"Yes yes.. Hahaa!" is the sound of excitement from the sidelines as two of AGF's female players execute an unexpected combination, fooling two opponents, taking the ball out of bounds, and earning points for the team in their red jerseys.

The outburst comes from Katrine Pedersen. We attend a training session with AGF Women's team on a cold morning in early March. The former national team captain is completely absorbed in what is happening on the pitch, where 19 players are practicing passing plays and transitions. It almost seems as if the former football profile is itching to be on the field herself, and even though the clock has just passed 7:45 in the morning, the head coach's enthusiastic cheers cannot be contained.

Despite it being nearly impossible to find without typing "women" into the search field, it is not Peter Schmeichel with his 129 national team matches, but Katrine Pedersen with her 210 matches in the red and white jersey, who holds the record for most A-national team matches played for Denmark.

She is also one of only four women in Denmark who have obtained UEFA's PRO coaching license, and if there is still any doubt about whether this article's main character is a great football player and coach, it should be noted that she has been an assistant coach for the Danish national team for many years, and she is an ambassador for the Global Goals World Cup, an international women's football tournament that focuses on the UN's Sustainable Development Goals.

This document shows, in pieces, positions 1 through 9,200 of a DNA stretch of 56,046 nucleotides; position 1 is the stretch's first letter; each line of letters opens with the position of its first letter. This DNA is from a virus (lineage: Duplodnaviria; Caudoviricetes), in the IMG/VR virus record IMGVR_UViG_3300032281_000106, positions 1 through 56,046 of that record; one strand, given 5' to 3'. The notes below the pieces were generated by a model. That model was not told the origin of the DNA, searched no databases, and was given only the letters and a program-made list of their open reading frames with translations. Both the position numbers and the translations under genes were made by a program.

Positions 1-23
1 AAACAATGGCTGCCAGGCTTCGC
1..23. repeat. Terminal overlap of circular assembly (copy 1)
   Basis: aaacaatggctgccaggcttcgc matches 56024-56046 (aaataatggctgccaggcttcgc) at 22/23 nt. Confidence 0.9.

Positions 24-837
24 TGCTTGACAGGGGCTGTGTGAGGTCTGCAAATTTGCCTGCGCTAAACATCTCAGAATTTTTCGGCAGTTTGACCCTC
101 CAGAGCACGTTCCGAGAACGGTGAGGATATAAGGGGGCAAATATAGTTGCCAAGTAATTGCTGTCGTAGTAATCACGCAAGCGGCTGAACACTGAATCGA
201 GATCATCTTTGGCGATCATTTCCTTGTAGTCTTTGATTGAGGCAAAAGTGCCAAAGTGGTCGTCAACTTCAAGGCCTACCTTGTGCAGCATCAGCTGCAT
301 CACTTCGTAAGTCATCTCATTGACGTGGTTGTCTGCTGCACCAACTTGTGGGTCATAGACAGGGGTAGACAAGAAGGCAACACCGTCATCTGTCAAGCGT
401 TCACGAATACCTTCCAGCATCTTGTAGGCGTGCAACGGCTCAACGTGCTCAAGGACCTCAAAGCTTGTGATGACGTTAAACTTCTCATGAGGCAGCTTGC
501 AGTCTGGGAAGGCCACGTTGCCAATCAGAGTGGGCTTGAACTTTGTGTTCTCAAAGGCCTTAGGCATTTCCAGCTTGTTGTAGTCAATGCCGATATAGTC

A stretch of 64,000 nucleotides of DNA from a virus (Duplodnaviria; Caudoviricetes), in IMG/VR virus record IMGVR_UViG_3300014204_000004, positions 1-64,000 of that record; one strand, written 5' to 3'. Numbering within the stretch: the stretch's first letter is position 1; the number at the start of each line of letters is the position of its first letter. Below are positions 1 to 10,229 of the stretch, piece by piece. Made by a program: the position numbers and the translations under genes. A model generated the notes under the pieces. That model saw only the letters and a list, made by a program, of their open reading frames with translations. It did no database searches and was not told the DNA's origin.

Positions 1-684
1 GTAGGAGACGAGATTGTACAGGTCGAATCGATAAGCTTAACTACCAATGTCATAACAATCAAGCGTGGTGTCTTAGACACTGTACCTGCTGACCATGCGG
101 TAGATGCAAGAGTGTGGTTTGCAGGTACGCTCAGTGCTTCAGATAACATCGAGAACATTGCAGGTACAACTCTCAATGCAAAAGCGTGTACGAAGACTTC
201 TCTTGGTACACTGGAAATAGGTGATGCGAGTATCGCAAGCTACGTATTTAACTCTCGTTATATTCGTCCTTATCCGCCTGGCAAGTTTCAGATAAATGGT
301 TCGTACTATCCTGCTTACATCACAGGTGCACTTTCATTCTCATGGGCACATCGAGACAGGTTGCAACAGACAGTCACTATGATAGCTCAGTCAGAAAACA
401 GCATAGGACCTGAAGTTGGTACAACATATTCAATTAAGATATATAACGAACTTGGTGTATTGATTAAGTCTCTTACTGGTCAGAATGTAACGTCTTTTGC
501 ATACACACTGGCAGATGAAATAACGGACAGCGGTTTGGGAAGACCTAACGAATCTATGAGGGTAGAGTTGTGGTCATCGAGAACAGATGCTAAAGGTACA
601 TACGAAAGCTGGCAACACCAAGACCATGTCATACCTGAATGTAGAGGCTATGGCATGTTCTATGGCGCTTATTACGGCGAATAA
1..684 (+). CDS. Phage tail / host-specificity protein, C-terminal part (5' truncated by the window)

"I dream and believe that we are on the way to becoming more professional in women's football. We are still far behind what has happened on the men's side, but I dream of us having our own story on the women's side, where you have the opportunity to educate yourself alongside a top career and thus get even better conditions, even afterwards," says Katrine Pedersen when we meet in the cafeteria at Vejlby Risskov Sports Center, which is currently serving as a temporary clubhouse for AGF Women's team, after the team was started in 2020 as a joint elite project driven by the parent clubs VSK Aarhus and IF Lyseng. Katrine Pedersen started as head coach in the summer of 2021, after having been employed part-time as an assistant coach for the Danish women's national football team.

Photo: Liv Møller Kastrup / www.livkastrup.com
Dual career for a better future

It has been a few hours since the team went to the locker room after an intense morning training session, and they have eaten and analyzed data from the day's training in the meantime. Now it's time for strength training for the players who can push their studies to later, and school for the youngest in the squad, who are in high school.

"Do you want oats or skimmed milk?" Katrine asks, who has many roles and is not afraid to help out, even though she has the title of head coach and has a professional career at the top level behind her. With our respective flat whites, we find a spot in one of the couch groups at the back of the room.